My good friend Gustav gave me a hand to pack it.  The secret, he said, was to make sure it was completely immobile inside the case.  So, naturally, we stuffed it full of clothes and put a paperback book between the bell and the case.  Next came the bubble wrap inside the case.  As I said in a previous blog I used suitcase straps to hold it closed due to the busted zip. Then the case got covered completely in bubble wrap and about as much packaging tape.

It does sound like overkill now that I write it out but the upside is that the bari has arrived unharmed.

So, there you go.  My tip of the week of you have to travel with an instrument is to immobilized it inside the case.  It seemed to do the trick.

 

Prelude to ‘An Evening with Snake Davis.’

I can stress enough how happy I am to be back in England.  Barely five minutes in the country and one of my favourite sax players is hosting a ridiculously cheap master-class.  It’s on Wednesday 30th March at The Spice of Life, Cambridge Circus, London.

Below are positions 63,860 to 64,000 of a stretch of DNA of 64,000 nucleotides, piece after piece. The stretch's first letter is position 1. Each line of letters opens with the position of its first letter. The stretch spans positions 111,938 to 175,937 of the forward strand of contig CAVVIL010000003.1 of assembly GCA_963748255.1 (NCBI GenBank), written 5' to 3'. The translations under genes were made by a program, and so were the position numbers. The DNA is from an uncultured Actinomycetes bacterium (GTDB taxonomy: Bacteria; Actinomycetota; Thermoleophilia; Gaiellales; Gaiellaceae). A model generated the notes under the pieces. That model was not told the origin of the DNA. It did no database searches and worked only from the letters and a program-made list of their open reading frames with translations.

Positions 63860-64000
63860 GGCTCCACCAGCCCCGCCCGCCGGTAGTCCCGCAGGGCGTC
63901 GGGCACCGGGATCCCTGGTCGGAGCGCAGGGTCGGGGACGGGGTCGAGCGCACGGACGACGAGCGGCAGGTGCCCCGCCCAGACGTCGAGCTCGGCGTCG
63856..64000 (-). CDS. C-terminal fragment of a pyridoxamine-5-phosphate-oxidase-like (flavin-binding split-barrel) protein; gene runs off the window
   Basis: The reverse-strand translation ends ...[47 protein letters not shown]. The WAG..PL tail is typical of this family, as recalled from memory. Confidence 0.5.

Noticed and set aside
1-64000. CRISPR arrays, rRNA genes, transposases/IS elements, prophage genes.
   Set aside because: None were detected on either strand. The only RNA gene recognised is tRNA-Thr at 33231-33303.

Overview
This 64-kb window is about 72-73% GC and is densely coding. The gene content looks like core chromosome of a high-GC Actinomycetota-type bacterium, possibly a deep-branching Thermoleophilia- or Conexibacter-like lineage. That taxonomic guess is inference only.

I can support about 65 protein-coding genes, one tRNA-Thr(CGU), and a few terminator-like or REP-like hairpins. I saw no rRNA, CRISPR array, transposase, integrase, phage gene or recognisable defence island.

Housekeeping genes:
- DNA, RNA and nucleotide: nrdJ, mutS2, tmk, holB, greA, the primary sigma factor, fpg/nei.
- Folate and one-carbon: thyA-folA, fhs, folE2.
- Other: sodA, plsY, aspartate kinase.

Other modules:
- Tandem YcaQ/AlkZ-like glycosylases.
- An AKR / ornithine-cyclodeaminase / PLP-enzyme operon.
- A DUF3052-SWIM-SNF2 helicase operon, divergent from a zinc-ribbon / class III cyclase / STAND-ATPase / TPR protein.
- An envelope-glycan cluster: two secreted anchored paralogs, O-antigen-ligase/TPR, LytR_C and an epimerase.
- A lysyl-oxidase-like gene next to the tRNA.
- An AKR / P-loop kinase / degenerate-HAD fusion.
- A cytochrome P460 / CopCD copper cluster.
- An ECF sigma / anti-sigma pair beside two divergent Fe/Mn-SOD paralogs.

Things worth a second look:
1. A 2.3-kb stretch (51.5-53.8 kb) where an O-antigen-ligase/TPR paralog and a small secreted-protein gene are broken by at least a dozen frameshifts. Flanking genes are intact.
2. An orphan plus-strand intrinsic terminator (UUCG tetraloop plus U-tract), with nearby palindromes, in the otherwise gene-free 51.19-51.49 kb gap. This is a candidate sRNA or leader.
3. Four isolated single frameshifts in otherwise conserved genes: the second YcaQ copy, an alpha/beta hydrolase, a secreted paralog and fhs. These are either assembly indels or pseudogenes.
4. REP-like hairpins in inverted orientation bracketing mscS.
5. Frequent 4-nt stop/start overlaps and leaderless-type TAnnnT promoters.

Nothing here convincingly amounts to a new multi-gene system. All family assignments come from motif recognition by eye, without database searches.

Here are some of the subjects he will be covering:

  • How to form an individual sound.

 

  • How to achieve more expression, better sound, more control, more dynamics, better intonation.

 

  • An in-depth look at vibrato.

 

  • Adopting a less jazz and more pop/rock approach to the short solo.

 

But best of all is the open Q&A, so you’ll literally have the chance to ask him anything you want!

 

What more could you ask for for £5?

Here’s the link

http://www.sax.co.uk/snakemasterclass.html

An Evening of Jazz to Say Goodbye